by Mitch Trujillo, PCI #244/EMSCI #248T
Boulder (CO) Police Department
IPMBA Education Director
It’s becoming more of a short ride to the trail. Yes, in many places, unpaved paths are becoming more common and accessible. There’s a philosophy spreading – that trails and features can be constructed (even in metropolitan areas) to encourage easy access and trail use.
But who to monitor the users in this ever growing network of dirt pathways? We know. Bikes continue to be the best tool to serve (access) these areas and the standard is the mountain bike, with its wide, stable, upright geometry, and fat tires. The industry is constantly developing this tool, and it’s becoming more important to understand its potential and your role.
Whether you’re an expert or novice, these tips could save your assets in the dirt. Read on.
The Down & Dirty
Before you go out to patrol, know your weapon and its capabilities. Is your bike up to the job? A bike from a reputable bike manufacturer that fits the rider and is properly tuned is only part of the equation. The bike needs to be built to withstand the rigors and demands of the terrain. From the ground up.
Let’s start with the skinny, and I’m not talking about tire width. In fact, air pressure, tire volume and tread can make all the difference. Are your tires properly inflated? If you’ve been riding in the urban environment, you may have to let out some air. Most mountain tires used off-road perform best inflated to less than 40psi. Check the markings on the sides of the tires and inflate to 5psi less than the listed max. Do your tires have enough volume? If you’re riding less than a 2.0” tire, you risk breaking loose. The tires need to conform to terra firma, so the tire cleats can provide traction. If you’re using semi-slicks on loose surfaces, slow way down and pick your lines wisely.
What about the wheels? Generally, a properly built mid- to upper-level wheelset will perform and last longer. Opt for a higher spoke count; if you’re a bigger rider, or if you’re carrying a lot of equipment, go for straight gauge 36 count stainless spokes to disperse some of the load. A wider rim will accommodate and spread the larger volume tires. Go tubeless if your department can afford it. Less rubber means lower tire pressure means better control. Use large diameter wheels if it’s your thing, but make sure the bike is designed around them and the bike works for you. Finally, ensure the wheels (including hubs) are cared for by a qualified mechanic. Your wheels will roll better when they are built well and cared for.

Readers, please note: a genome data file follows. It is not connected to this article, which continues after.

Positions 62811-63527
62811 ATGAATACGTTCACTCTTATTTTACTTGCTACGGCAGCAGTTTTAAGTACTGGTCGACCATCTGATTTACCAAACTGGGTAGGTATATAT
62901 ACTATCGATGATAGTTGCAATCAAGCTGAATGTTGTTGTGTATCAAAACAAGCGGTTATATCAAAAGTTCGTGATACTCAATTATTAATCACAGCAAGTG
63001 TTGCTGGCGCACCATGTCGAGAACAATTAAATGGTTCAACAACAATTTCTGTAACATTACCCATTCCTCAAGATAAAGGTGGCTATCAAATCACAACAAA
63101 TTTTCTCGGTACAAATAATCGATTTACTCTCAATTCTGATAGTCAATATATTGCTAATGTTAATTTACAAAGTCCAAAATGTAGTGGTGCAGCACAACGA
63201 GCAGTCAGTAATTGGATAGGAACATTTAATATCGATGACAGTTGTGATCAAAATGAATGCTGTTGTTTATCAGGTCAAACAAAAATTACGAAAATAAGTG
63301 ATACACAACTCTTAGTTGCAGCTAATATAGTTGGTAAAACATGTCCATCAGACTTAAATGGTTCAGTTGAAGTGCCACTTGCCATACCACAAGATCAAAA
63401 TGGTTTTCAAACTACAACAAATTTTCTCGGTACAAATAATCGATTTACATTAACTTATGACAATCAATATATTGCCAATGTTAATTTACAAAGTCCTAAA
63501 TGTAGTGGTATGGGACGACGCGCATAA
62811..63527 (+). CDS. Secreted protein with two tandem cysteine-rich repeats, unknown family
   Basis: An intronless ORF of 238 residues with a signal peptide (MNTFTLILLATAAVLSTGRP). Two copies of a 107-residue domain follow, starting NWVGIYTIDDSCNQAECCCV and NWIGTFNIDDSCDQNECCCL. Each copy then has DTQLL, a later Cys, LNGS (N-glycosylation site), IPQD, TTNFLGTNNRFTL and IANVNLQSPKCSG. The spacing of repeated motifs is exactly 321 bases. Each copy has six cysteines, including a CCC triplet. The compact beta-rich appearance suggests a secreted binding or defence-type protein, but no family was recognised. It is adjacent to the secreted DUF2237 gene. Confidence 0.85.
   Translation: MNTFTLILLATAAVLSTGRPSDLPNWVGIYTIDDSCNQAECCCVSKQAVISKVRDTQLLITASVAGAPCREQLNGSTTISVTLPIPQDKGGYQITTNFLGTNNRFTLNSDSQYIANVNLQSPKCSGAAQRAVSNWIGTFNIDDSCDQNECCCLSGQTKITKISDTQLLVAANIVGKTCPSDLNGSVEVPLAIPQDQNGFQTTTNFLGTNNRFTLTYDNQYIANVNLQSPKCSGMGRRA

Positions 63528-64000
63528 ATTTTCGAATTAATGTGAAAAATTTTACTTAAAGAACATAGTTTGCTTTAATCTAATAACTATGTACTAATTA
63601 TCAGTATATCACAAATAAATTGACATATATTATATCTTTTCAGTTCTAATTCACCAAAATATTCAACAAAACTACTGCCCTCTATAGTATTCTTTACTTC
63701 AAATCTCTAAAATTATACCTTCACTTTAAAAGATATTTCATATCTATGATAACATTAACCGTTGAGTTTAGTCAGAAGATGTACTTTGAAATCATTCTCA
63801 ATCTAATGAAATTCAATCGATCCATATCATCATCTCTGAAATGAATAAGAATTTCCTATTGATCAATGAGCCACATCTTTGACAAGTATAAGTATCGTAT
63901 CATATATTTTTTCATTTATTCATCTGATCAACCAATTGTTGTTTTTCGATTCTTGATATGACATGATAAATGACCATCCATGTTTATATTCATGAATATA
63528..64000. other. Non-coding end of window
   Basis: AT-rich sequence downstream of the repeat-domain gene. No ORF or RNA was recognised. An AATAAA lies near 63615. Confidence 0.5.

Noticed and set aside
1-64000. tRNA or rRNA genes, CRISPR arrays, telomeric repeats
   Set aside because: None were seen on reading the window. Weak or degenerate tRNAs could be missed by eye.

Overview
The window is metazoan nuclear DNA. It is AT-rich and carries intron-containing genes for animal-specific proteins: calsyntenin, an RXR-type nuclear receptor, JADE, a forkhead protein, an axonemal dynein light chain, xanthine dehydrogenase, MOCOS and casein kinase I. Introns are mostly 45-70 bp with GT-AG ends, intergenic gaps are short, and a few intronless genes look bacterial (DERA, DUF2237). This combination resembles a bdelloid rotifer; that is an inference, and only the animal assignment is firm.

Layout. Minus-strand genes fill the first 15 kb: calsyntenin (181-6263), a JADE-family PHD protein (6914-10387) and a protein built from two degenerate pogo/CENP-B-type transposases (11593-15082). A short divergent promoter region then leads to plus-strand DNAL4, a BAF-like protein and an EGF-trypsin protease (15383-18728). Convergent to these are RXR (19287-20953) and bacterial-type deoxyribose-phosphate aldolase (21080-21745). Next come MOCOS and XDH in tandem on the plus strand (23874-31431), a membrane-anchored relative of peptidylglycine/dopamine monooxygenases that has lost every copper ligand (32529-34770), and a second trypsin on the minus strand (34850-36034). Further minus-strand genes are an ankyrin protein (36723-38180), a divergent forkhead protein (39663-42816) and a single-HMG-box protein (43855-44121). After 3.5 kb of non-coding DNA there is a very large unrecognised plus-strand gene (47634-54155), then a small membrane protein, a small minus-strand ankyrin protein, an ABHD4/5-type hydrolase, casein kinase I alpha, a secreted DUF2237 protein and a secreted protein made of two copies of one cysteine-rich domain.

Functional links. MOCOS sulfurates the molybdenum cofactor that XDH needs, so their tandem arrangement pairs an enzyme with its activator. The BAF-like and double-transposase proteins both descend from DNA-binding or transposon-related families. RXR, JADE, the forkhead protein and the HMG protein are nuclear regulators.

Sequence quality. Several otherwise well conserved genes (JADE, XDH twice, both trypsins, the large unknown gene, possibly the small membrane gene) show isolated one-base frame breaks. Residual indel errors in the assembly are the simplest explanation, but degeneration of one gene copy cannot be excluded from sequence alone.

Sag, preload, compression – your suspension is important. When was the last time your fork was overhauled? Are the sag and settings right for you? Most public safety cyclists don’t use full suspension, but if you do, you’ll have better control over the big stuff. If your bike lacks suspension travel or is mid-level or less, you’ll need to slow down in the rough. Check the air pressure routinely, in both rear shock and/or forks. Learn how to work on and adjust your suspension, or find a trusted mechanic.
Brake performance is crucial. Duh. If your brake pads need replacing, do it. Now. Disc brakes provide better stopping power in extreme conditions, but properly maintained and adjusted sidepull calipers (“V-brakes”) can do the job. Either way, lube or replace your cables, and check your brake pads for excessive wear. You never know when you’ll need to stop on a dime.
A last bit of advice; lower your saddle height for technical downhills. A dropper seatpost is expensive, but well worth the investment. Either option allows you to assume that attack position, which allows you to drop your center low. This is more stable and efficient, particularly on downhills.
We could cover the other bits and pieces of a mountain bike and how they could yield better performance off-road, but there are vast sources for that. If any of the terms above sound foreign, go online, talk to a mechanic, study Zinn and the Art of Bike Maintenance, attend an IPMBA Maintenance Officer Course (April 27-May 1, 2013, in Baton Rouge), practice. Remember, your bike is a tool for a complex job, but it’s also a weapon against the dirt demons. Pick and set up your weapon carefully.
Hope this is helpful. Ride safe, rest, repeat.
Mitch is an IPMBA Instructor Trainer, serves as Education Director on your IPMBA Board, and has a penchant for singlespeeds.
(c) 2012 IPMBA. This article appeared in the Fall 2012 issue of IPMBA News.